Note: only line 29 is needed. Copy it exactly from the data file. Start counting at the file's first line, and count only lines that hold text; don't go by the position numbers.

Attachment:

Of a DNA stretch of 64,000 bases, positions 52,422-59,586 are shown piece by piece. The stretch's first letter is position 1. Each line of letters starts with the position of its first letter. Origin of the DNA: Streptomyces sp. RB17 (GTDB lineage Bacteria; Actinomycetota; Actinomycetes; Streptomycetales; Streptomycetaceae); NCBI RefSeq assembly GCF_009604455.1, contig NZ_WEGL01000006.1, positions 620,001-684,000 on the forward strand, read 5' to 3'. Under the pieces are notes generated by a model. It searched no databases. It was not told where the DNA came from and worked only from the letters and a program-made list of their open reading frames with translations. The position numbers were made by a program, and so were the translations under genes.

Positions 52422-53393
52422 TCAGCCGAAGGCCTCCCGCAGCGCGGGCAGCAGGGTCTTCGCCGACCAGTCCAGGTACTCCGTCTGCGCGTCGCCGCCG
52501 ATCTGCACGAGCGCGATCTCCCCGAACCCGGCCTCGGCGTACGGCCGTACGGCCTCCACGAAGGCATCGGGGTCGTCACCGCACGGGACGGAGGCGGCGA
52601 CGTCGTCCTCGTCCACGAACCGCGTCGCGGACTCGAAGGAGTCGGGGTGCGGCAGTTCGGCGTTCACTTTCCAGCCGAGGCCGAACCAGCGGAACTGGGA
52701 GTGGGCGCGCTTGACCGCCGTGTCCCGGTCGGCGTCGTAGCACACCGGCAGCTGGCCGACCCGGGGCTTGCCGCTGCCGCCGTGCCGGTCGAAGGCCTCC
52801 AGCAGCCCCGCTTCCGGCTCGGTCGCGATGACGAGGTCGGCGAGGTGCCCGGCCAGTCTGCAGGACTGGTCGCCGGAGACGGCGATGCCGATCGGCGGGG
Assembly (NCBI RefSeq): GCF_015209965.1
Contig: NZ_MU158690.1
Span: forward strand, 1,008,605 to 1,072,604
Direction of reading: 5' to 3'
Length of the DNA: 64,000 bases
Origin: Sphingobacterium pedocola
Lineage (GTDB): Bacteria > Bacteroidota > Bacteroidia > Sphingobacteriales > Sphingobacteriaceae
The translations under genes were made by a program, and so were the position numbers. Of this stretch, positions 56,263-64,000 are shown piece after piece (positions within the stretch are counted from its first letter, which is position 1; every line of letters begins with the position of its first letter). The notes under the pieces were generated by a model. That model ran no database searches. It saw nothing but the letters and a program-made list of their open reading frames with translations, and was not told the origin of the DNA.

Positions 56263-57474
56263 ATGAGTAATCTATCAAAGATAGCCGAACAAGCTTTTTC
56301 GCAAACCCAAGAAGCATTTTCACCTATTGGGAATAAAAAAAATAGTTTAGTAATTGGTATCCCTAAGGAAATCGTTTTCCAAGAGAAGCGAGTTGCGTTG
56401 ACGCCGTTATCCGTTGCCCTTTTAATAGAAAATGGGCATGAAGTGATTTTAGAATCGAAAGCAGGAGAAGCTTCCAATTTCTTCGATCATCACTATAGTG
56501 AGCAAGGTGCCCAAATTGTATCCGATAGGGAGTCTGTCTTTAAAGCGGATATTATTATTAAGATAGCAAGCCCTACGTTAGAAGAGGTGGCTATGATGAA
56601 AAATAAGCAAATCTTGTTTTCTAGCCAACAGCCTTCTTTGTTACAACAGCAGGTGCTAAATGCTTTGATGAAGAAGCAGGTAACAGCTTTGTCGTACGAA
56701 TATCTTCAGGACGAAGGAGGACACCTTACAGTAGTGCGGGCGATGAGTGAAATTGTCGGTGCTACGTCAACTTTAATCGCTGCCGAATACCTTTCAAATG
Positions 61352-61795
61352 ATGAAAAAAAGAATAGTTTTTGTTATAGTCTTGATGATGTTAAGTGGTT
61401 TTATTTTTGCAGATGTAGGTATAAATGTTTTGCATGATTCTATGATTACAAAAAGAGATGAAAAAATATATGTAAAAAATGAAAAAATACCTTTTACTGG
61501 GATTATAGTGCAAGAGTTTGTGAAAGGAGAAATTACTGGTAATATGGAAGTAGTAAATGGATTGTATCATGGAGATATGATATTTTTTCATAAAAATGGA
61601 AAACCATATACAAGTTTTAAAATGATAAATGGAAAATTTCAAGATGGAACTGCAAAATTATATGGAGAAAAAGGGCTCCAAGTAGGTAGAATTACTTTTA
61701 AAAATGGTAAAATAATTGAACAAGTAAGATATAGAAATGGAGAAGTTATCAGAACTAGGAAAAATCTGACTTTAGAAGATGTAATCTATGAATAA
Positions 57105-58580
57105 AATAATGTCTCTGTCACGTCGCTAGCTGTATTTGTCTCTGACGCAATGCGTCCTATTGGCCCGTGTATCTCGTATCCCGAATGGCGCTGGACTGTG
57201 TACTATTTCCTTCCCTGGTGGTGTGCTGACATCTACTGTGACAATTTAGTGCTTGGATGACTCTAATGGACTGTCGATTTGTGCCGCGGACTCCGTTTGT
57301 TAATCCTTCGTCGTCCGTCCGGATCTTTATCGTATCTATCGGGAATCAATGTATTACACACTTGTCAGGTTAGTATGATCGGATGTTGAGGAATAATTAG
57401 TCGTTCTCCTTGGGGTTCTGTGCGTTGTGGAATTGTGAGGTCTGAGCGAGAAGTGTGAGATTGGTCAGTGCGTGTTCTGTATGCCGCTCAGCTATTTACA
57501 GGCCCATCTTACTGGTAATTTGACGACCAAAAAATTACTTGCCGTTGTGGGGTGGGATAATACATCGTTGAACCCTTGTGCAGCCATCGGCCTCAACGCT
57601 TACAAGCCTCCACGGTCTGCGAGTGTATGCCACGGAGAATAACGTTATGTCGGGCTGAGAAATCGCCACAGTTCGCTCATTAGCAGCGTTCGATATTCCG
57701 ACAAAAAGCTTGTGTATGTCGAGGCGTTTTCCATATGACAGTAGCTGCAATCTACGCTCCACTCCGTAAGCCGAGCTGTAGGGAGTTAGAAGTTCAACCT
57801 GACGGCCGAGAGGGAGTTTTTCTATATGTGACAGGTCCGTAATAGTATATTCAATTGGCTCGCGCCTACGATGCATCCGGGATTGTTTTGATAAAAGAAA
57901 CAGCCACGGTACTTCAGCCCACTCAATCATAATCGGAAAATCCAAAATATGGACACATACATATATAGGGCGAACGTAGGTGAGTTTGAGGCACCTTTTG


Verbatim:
Positions 57105-58580